“Poets have tried to describe Ankh-Morpork. They have failed. Perhaps it's the sheer zestful vitality of the place, or maybe it's just that a city with a million inhabitants and no sewers is rather robust for poets, who prefer daffodils and no wonder.”
“He seemed to act as though the house really belonged to him and its owner was just a passing guest, something to be tolerated like peeling paintwork or spiders in the lavatory.”
“Mort sniffed. There was a certain something about the air in the city. You got the feeling that it was air that had seen life. You couldn't help noting with every breath that thousands of other people were very close to you and nearly all of them had armpits.”
“Ankh-Morpork had dallied with many forms of government and had ended up with that form of democracy known as One Man, One Vote. The Patrician was the Man; he had the Vote.”
“There seemed to be rather a lot of friendly young ladies who couldn't afford many clothes.”Narrator
“It would seem that you have no useful skill or talent whatsoever,” he said. “Have you thought of going into teaching?”Highlighted by 41 Kindle customers
Scientists have calculated that the chance of anything so patently absurd actually existing are millions to one. But magicians have calculated that million-to-one chances crop up nine times out of ten.Highlighted by 24 Kindle customers
“Do you know what happens to lads who ask too many questions?” Mort thought for a moment. “No,” he said eventually, “what?” There was silence. Then Albert straightened up and said, “Damned if I know. Probably they get answers, and serve ’em right.”Highlighted by 23 Kindle customers
He’d been wrong, there was a light at the end of the tunnel, and it was a flamethrower.Highlighted by 20 Kindle customers
“Well,----me,” he said. “A----ing wizard. I hate----ing wizards!” “You shouldn’t----them, then,” muttered one of his henchmen, effortlessly pronouncing a row of dashes.Highlighted by 20 Kindle customers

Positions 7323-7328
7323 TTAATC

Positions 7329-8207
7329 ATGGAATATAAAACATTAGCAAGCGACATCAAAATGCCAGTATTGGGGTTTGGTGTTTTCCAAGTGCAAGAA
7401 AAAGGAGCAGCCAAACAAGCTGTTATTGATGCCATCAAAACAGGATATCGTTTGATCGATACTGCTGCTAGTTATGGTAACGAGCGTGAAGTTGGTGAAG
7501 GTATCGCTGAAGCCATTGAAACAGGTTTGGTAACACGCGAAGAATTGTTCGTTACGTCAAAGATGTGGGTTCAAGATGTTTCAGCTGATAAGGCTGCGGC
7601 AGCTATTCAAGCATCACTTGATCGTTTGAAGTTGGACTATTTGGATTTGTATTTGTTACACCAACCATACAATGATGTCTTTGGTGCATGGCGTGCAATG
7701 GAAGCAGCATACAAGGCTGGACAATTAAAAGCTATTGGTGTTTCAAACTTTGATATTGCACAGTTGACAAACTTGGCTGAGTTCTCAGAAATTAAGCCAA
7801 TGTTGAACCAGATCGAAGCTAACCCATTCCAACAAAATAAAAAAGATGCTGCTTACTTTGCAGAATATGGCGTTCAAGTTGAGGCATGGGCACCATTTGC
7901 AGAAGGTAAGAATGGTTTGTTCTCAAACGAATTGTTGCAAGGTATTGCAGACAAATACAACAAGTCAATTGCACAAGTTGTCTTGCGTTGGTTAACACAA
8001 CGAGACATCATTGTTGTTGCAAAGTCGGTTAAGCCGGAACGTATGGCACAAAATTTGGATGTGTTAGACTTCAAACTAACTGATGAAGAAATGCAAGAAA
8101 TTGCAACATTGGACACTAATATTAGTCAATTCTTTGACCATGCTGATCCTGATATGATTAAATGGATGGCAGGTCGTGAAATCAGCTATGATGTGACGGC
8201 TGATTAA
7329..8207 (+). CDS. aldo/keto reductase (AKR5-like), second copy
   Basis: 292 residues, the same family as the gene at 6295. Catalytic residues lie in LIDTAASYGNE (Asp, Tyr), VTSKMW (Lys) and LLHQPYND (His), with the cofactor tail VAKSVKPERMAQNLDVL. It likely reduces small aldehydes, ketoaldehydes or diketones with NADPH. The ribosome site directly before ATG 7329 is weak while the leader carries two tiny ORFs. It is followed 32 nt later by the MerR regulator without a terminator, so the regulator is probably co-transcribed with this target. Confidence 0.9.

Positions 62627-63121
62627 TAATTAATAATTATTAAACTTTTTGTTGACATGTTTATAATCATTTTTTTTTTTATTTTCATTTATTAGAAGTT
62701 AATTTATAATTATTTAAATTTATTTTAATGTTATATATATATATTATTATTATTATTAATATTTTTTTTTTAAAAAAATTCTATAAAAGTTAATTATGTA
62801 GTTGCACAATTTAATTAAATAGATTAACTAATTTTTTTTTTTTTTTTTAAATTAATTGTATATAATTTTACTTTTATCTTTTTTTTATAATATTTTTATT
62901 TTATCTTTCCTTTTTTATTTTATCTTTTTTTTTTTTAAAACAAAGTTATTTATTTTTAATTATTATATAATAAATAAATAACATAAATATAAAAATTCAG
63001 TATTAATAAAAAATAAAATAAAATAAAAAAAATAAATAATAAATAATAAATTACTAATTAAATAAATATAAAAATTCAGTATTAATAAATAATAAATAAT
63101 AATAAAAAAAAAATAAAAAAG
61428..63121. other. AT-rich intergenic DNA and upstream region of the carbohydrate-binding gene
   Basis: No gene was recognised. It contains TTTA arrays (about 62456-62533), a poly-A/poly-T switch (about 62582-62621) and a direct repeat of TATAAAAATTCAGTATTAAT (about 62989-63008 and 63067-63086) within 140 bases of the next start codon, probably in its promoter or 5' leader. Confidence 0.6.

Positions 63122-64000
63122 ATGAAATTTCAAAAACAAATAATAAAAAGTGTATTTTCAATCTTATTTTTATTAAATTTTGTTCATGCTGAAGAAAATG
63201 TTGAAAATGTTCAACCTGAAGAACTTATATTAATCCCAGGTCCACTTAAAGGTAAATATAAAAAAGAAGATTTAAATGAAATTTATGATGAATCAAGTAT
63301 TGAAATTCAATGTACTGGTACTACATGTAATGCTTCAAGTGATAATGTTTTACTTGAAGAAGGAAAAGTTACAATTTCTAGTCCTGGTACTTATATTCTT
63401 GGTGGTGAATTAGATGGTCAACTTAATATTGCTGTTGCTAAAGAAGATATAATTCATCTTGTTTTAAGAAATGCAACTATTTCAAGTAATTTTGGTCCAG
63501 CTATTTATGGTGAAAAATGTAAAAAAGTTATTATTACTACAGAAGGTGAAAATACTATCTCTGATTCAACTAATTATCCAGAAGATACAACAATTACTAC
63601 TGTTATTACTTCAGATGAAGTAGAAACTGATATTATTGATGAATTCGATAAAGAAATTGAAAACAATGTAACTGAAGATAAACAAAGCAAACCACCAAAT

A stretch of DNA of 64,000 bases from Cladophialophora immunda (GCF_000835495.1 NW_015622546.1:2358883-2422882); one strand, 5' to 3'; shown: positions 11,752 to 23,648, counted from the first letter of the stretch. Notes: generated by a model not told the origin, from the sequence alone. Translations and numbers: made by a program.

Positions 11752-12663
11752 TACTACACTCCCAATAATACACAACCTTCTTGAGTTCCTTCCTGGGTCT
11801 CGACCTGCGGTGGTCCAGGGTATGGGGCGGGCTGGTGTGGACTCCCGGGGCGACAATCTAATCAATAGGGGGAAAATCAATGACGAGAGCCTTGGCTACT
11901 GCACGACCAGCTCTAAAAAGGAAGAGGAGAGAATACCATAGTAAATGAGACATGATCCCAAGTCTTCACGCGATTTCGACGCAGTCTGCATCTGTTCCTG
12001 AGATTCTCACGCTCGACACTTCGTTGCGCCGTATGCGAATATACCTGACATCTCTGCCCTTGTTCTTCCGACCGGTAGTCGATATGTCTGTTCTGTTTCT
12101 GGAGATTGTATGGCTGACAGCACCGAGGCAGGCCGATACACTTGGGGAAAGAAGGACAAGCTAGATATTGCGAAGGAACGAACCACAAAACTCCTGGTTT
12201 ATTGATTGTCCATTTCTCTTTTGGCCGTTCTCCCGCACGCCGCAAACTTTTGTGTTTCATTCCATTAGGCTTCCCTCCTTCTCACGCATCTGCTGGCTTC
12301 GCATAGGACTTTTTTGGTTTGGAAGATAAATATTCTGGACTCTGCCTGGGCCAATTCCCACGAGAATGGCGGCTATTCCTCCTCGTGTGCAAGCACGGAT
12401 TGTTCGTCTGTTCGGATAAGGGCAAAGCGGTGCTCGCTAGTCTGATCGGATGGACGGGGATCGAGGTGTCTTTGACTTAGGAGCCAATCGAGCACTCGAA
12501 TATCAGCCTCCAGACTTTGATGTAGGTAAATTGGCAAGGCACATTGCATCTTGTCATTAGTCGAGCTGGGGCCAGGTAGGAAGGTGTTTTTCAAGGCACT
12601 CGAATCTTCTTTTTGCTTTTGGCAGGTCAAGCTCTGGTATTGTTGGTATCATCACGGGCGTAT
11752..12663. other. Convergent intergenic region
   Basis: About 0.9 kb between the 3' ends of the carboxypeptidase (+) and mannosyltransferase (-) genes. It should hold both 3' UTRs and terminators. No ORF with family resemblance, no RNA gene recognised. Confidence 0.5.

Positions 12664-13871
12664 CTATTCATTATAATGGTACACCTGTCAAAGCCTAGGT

THAT’S MORTALS FOR YOU, Death continued. THEY’VE ONLY GOT A FEW YEARS IN THIS WORLD AND THEY SPEND THEM ALL IN MAKING THINGS COMPLICATED FOR THEMSELVES. FASCINATING. HAVE A GHERKIN.Highlighted by 18 Kindle customers
The Creator had a lot of remarkably good ideas when he put the world together, but making it understandable hadn’t been one of them.Highlighted by 17 Kindle customers
“How do you get all those coins?” asked Mort. IN PAIRS.Highlighted by 17 Kindle customers
It doesn’t prove anything very much except that the awesome splendor of the universe is much easier to deal with if you think of it as a series of small chunks.Highlighted by 17 Kindle customers
Poets have tried to describe Ankh-Morpork. They have failed. Perhaps it’s the sheer zestful vitality of the place, or maybe it’s just that a city with a million inhabitants and no sewers is rather robust for poets, who prefer daffodils and no wonder. So let’s just say that Ankh-Morpork is as full of life as an old cheese on a hot day, as loud as a curse in a cathedral, as bright as an oil slick, as colorful as a bruise and as full of activity, industry, bustle and sheer exuberant busyness as a dead dog on a termite mound.Highlighted by 8 Kindle customers
Followed by Reaper Man.
We’re hiding the errata, movie connections, books that influenced this book, books influenced by this book, books that cite this book and books cited by this book sections. If you would like to add content to them, you must first make them visible.